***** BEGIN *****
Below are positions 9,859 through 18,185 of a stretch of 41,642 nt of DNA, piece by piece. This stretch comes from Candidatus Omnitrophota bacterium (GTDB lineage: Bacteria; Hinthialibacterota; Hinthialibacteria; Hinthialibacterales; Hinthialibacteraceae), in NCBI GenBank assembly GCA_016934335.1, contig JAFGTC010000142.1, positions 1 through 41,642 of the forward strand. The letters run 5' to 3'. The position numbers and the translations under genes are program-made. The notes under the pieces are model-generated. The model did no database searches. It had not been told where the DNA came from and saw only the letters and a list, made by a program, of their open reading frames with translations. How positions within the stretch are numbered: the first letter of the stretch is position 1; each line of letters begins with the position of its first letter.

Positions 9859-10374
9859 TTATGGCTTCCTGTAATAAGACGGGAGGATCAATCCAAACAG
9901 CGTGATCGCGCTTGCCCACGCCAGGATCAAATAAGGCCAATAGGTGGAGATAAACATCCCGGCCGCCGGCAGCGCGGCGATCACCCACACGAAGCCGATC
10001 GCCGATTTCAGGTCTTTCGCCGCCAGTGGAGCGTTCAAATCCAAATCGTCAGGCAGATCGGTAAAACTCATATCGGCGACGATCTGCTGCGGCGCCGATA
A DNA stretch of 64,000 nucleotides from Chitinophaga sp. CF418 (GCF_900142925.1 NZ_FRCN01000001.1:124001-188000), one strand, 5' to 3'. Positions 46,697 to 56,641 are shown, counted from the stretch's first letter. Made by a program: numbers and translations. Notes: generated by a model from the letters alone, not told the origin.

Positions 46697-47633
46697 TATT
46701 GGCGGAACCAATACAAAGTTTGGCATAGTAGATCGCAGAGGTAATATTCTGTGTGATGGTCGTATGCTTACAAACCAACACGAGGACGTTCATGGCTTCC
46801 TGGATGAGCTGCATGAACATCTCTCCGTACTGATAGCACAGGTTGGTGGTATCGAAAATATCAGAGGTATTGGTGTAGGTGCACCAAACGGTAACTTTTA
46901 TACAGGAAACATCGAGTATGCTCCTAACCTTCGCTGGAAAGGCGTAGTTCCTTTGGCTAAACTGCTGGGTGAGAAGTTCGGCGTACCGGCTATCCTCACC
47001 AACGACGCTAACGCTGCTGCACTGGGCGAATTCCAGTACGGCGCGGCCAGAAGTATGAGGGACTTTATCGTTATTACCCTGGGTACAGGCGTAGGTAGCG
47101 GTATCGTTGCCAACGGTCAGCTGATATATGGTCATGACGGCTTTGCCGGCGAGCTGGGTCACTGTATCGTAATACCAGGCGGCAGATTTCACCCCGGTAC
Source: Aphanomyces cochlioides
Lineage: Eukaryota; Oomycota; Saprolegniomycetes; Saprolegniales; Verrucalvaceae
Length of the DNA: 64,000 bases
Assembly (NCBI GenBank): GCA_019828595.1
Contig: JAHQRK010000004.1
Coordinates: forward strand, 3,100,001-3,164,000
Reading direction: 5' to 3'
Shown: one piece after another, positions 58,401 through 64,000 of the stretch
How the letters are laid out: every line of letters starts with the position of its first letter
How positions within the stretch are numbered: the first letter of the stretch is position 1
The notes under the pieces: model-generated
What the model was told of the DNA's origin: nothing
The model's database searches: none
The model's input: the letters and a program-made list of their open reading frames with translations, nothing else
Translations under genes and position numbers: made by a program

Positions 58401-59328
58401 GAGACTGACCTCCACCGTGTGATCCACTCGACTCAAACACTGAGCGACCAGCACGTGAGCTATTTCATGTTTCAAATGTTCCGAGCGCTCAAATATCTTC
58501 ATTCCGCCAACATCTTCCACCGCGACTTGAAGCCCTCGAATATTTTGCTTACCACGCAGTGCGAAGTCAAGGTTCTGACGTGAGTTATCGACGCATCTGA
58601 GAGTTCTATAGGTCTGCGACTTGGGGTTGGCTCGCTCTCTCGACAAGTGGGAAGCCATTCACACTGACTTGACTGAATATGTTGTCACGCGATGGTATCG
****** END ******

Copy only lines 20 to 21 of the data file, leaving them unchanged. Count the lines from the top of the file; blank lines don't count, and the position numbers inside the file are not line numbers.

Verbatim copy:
Reading direction: 5' to 3'
Shown: one piece after another, positions 58,401 through 64,000 of the stretch